I hesitate to raise this one but I heard someone talking about Presidential elections in Serbia say "A total of six candidates are standing". Is this correct?
In theory, the subject is "total" and since there is only one, it seems that it should take a singular verb. This is logical nonsense though because it's clear that six people are doing the standing rather than a total. Using "is" would jar however.

What's correct here?
Cheers
Chrissy
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I hesitate to raise this one but I heard someone talking about Presidential elections in Serbia say "A total of six candidates are standing". Is this correct?

Sure. Consider it an idiom if you like. Expressions like that are are construed as plural even if singular in form.
(And note how carefully non-specific I am with my "like that".)
Mark Brader, Toronto Premature generalization is (Email Removed) the square root of all evil.
"A total of six candidates are standing". Is this correct?

Sure. Consider it an idiom if you like. Expressions like that are are construed as plural even if singular in form.

No matter how very plural it is, it still only gets one "are". :-)

Michael Hamm Since mid-September of 2003, AM, Math, Wash. U. St. Louis I've been erasing too much UBE. (Email Removed) Of a reply, then, if you have been cheated, http://math.wustl.edu/~msh210/ Likely your mail's by mistake been deleted.
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I hesitate to raise this one but I heard someone talking about Presidential elections in Serbia say "A total of six candidates are standing". Is this correct?

Yes.
In theory, the subject is "total" and since there is only one, it seems that it should take a singular ... clear that six people are doing the standing rather than a total. Using "is" would jar however. What's correct here?

Trust your ear "are." This one isn't even close. Call it "notional agreement" if you need a label.

Bob Lieblich
A number of men is wearing hats
I hesitate to raise this one but I heard someone talking about Presidential elections in Serbia say "A total of ... clear that six people are doing the standing rather than a total. Using "is" would jar however. What's correct here?

"Is".
But these things, clashes between felicity and grammar (and logic(1)), crop up constantly, and the answer to each is simple: you use the grammatically correct form if you find it agreeable, or you recast to avoid the apparent clash.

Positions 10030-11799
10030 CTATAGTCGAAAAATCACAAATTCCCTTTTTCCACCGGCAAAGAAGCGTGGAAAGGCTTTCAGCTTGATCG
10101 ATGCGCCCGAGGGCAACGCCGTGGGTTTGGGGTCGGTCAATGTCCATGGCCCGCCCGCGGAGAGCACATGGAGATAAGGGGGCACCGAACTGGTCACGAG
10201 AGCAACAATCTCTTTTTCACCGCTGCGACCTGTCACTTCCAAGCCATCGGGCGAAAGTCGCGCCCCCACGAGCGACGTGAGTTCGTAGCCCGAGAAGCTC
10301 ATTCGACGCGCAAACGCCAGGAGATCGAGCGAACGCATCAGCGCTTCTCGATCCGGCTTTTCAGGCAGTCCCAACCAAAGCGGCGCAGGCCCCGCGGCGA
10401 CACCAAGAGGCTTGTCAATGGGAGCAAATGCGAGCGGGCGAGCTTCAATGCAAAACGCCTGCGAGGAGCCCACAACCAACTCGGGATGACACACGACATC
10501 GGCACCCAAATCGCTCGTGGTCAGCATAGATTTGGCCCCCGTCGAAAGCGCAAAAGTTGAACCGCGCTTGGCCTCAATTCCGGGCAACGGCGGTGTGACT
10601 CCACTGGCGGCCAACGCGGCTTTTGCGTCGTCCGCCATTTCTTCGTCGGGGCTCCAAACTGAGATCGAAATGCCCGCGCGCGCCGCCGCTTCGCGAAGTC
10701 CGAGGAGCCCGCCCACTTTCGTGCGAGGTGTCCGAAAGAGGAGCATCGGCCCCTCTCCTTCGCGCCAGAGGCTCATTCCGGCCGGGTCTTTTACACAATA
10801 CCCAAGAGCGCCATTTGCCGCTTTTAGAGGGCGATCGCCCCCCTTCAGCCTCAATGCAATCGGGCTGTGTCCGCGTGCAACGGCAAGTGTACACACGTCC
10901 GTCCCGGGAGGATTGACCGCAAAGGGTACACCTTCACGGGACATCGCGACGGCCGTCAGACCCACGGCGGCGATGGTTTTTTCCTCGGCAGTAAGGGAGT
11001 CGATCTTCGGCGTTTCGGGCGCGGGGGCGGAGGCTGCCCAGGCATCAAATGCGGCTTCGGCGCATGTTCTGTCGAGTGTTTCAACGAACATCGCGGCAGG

A number of men is wearing hats this season.
Many men are wearing hats this season.
A total of six candidates is standing.
All told, six candidates are standing.
What these gentlemen need is some new moral values. These gentlemen need some new moral values.
The only thing that made it real was the dead Legionnaires. The dead Legionnaires were the only thing that made it real.

It is not only questions of number in which such clashes between logical grammar and "feel" can arise:
The eggs were shipped without one's being broken.
The eggs were shipped with no breakage whatever.
(1) Grammar and logic usually agree, but if one has to think through the thing to see the agreement, it is not a felicitous casting.

Cordially,
Eric Walker
My opinions on English are available at
http://owlcroft.com/english /
I hesitate to raise this one but I heard someone ... a total. Using "is" would jar however. What's correct here?

"Is".

Oy!
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I hesitate to raise this one but I heard someone ... a total. Using "is" would jar however. What's correct here?

"Is".

"Total" is notionally plural here. It's like when the Brits say "Kodak are coming out with a new camera..."
Gary Eickmeier
"Is".

Oy!

Here again, I suppose it depends on what "is" means.

\\P. Schultz
I hesitate to raise this one but I heard someone ... six candidates are standing". Is this correct? What's correct here?

"Is". But these things, clashes between felicity and grammar (and logic(1)), crop up constantly,

Nope. It's "are."
"A total of six candidates are standing" is not only perfectly proper and unexceptionable, but it's an axample of a usage that has been part and parcel of good English for at least 600 years. Same with "A number of candidates are..., " "A lot of candidates are...", etc. There is nothing at all ungrammatical or infelicitous about any of them, and absolutely no reason to avoid them.
Don't let the foggy-minded application of a facile, faddish notion of "logic" to a point of English make you unnecessarily recast a good sentence into some less-felicitous paraphrase.

Those who perceive that there is something wrong with this usage ought to read more, to give their intuitions a boost. The public library is that-a-way.
"A grete noumer of the childer of Israel ware slayne." Sir John Maundeville, ca. 1400 A.D.
\\P. Schultz
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